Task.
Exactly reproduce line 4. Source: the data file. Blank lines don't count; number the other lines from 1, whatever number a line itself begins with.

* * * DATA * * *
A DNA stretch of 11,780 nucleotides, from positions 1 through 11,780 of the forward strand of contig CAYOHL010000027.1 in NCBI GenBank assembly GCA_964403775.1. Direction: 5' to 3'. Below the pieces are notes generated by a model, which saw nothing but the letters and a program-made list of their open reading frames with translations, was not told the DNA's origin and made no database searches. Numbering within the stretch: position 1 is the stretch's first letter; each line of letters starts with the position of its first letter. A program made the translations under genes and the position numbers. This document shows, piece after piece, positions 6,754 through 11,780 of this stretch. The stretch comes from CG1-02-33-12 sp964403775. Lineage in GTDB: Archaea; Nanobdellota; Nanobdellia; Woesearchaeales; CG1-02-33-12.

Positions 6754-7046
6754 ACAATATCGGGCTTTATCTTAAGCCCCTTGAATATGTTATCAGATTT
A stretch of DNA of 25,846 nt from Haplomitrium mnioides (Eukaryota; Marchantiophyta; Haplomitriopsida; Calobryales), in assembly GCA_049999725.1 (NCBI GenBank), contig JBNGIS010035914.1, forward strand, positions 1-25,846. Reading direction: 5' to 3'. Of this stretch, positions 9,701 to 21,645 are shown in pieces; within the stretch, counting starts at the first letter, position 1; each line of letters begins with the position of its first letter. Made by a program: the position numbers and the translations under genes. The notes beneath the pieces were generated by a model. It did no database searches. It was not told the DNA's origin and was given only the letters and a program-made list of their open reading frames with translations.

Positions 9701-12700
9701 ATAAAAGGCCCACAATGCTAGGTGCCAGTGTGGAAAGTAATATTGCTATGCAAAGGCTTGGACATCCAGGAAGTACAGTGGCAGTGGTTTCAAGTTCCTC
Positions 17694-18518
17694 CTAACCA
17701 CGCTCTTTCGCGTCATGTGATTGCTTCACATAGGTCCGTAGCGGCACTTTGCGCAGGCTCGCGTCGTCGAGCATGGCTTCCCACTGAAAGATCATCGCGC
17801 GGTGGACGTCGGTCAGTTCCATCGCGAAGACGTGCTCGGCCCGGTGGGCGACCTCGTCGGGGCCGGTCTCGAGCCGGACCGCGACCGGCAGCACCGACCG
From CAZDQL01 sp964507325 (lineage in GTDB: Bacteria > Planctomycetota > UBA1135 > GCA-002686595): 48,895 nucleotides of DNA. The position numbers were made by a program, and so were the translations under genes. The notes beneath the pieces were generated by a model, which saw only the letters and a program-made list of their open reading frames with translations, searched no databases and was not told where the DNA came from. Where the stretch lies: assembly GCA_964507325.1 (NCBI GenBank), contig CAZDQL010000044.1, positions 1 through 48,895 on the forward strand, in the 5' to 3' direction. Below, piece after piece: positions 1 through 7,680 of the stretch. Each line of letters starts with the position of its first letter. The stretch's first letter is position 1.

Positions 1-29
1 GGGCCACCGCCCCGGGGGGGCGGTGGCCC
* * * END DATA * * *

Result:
A stretch of DNA of 25,846 nt from Haplomitrium mnioides (Eukaryota; Marchantiophyta; Haplomitriopsida; Calobryales), in assembly GCA_049999725.1 (NCBI GenBank), contig JBNGIS010035914.1, forward strand, positions 1-25,846. Reading direction: 5' to 3'. Of this stretch, positions 9,701 to 21,645 are shown in pieces; within the stretch, counting starts at the first letter, position 1; each line of letters begins with the position of its first letter. Made by a program: the position numbers and the translations under genes. The notes beneath the pieces were generated by a model. It did no database searches. It was not told the DNA's origin and was given only the letters and a program-made list of their open reading frames with translations.